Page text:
Author: Cameron Fairchild
(The following contains spoilers for Game of Thrones)
Welcome back, Westerosians. No exclamation point today because this is a muted episode of Game of Thrones, or at least it thinks it is, that we’re talking about today. Here again is my deal: I’m trying to not be a dick about this show, really, but on the other end of that is the fact that the internet is ready to refute me, and probably, given the mass following of this show that I don’t really belong to, in a way that is convincing and sincere and legitimate. But man, between “Winterfell” and the latest episode, season 8 really feels like it’s got nothing left to say about its increasingly bland roster of edgeless characters.
There is exactly one scene from Sunday’s episode that is really good, and that’s the moment where Jaime, paying off years of character growth and pouring that development into a single decent act, knights Brienne of Tarth. It’s a great payoff for both characters and actors, with Gwendoline Christie and Nikolaj-Coster Waldau playing the scene with an unforced tenderness, the most patient of the deliberately-dialogue-heavy episode’s rambunctious interactions. “Rambunctious,” I think, is a good word for what’s going on in GOT’s final season so far, as characters conveniently have the space to gather and hash out their remaining issues before becoming the Avengers. This wouldn’t exactly be a problem, except that nearly every interaction in the last two episodes has been some variant on “remember how I had a character arc, and you had a character arc? Pretty weird!” Tyrion literally has the same line of dialogue twice in “Knight” to that effect, and it feels both times as a too-conciliatory, too-safe, too schmaltzy means of codifying every living character as unabashedly good. Barely anyone fights with each other; they all just seem kind of cool with every bad thing anyone’s ever done to them. Remember when Game of Thrones relished in moral grays? Well, now there are zombies to kill, and speeches about how history is good, or something, so forget all that.
The one bone of contention between characters left here is between Daenerys and Sansa (and, to a similar extent, Jon), which remains the one good, prickly development left in the season. The two still can’t find agreement here on the question of the North’s independence from Westeros, and Daenerys, snapping at Tyrion and discovering Jon’s birthright to the throne (although at this point, what is/who cares about lineage?), is ever more poised to emerge as an incidental antagonist if and when the Night King is dealt with. I don’t want Jon to win at the end of this thing, and the more I see of Daenerys’ ruthless side, the more I’m starting to root for her to kill him. That certainly seems to be at least part of the mood when Jon confesses his lineage, as she immediately expresses disbelief and seeks to undermine the possibility of his inheritance. If every other character is chilling out and having a good time reminiscing about how great Game of Thronesis, I need one to upend the status quo in a major, narcissistic way, like in the good old days, and Dany is shaping up to be that one.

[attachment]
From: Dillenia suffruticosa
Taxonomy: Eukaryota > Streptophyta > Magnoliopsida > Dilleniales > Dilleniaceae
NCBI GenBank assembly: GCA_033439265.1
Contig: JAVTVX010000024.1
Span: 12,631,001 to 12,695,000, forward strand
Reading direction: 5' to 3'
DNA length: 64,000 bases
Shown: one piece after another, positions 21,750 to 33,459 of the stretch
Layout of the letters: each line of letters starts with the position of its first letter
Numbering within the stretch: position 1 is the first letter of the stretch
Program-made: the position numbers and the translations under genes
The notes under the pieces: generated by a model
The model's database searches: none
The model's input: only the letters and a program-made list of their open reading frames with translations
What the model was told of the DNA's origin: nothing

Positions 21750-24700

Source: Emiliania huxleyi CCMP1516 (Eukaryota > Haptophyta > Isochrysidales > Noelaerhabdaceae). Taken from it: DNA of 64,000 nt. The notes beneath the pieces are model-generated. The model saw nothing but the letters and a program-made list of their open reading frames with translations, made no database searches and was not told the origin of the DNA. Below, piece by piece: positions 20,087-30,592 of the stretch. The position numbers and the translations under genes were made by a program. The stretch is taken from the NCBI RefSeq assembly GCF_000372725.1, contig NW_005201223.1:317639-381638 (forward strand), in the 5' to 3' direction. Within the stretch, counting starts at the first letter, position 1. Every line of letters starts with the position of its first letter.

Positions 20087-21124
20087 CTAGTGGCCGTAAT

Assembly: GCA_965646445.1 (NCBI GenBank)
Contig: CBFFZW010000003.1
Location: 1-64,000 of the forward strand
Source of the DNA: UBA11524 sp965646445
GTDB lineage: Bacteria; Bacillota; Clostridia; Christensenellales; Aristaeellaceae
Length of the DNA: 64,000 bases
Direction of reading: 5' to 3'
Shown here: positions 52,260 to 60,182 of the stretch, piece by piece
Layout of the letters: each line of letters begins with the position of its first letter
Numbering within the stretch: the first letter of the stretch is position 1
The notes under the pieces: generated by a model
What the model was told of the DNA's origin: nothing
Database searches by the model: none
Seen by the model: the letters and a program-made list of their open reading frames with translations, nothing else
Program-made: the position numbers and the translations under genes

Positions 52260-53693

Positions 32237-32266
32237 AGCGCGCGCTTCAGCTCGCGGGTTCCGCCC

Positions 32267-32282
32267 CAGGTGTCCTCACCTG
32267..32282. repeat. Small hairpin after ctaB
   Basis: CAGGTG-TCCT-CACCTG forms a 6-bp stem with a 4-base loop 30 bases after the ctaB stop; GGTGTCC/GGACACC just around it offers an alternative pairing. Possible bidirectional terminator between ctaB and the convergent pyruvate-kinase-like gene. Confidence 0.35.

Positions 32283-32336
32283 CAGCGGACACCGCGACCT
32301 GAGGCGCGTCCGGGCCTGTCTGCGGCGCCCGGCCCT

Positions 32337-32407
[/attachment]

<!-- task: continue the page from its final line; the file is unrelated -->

As a duo, “Winterfell” and “A Knight of the Seven Kingdoms” feel like they could have been bolstered if the events from both were contained in one episode (cut the dragon riding scene from the former, speed things up just a little bit). As a pair, and as one-third of the final season, it’s disappointing just how much wheel-spinning and nostalgia-baiting the show is engaged in. The Night King’s army arrives at Winterfell at the very end of this episode, and while the battle to come will certainly be exciting, I’m hoping it’ll also be able to give these characters a more exciting, murkier world to grapple with when it’s over.
- Jaime’s going to die. Hoo boy, center an entire episode around one character and how much he’s developed right before the army of the dead shows up? There’s no way he’s not nobly sacrificing himself here soon.
- Daenerys is going to win the Game of Thrones. Last week I put Cersei in this spot, but I would be just as cool with Daenerys ending up here if its means her reign is really bad for everyone else. All I want is for Westeros to suffer under a despot again.
- Those crypts are not safe. You thinkthe zombie necromancer Night King isn’t going to raise the dead down there? Are you kidding me?
- Arya’s going to live. I legitimately can’t see Arya dying. She’s way too powerful.
CAMERON FAIRCHILD | KXSU Arts Reporter